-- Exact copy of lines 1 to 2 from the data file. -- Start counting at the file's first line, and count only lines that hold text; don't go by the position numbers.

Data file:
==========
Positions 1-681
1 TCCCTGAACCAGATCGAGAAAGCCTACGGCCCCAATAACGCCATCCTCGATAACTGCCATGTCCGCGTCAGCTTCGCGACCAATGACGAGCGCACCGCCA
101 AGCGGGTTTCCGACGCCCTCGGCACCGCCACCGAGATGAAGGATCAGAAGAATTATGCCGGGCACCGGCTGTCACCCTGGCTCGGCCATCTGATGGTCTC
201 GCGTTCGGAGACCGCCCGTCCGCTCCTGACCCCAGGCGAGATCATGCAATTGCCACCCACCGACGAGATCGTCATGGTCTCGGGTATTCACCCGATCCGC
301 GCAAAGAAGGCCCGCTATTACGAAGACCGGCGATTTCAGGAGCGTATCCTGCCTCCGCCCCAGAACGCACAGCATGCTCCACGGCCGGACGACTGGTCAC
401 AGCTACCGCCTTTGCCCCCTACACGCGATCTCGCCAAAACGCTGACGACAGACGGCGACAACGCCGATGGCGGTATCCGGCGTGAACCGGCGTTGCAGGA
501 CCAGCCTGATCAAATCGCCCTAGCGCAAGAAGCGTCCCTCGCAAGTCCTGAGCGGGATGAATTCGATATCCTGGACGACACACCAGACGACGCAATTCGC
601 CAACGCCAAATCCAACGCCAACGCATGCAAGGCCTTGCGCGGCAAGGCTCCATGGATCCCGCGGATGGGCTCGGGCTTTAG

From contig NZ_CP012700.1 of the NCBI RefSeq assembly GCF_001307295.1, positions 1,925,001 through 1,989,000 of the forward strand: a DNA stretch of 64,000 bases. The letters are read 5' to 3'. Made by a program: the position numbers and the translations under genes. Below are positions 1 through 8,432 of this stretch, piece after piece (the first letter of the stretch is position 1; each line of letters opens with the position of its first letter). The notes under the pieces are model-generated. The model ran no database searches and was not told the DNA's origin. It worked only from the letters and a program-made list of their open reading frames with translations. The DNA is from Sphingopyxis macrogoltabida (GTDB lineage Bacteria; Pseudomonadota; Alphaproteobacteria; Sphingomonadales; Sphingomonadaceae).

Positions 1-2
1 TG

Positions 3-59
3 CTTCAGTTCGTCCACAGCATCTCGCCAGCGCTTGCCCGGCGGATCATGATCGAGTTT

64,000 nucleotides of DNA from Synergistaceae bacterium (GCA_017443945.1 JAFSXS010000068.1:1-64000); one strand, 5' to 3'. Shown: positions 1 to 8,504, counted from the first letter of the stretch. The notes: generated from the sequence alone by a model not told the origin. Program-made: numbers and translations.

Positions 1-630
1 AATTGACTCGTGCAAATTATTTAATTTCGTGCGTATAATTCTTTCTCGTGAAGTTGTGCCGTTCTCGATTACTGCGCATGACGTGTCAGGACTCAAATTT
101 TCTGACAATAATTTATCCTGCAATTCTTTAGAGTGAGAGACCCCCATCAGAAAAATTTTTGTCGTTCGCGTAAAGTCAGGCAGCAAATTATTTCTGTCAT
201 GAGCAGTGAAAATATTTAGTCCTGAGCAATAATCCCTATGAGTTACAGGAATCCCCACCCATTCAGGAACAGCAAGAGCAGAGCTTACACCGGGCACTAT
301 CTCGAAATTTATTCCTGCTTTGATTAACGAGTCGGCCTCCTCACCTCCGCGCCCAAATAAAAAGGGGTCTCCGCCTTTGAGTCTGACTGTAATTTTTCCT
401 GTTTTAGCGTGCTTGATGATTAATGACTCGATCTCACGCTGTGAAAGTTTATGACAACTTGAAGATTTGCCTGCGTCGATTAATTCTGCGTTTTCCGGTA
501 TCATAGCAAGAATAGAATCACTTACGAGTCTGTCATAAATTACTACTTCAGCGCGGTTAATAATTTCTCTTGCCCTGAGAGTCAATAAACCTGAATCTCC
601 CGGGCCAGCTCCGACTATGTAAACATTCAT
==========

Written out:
Positions 1-681
1 TCCCTGAACCAGATCGAGAAAGCCTACGGCCCCAATAACGCCATCCTCGATAACTGCCATGTCCGCGTCAGCTTCGCGACCAATGACGAGCGCACCGCCA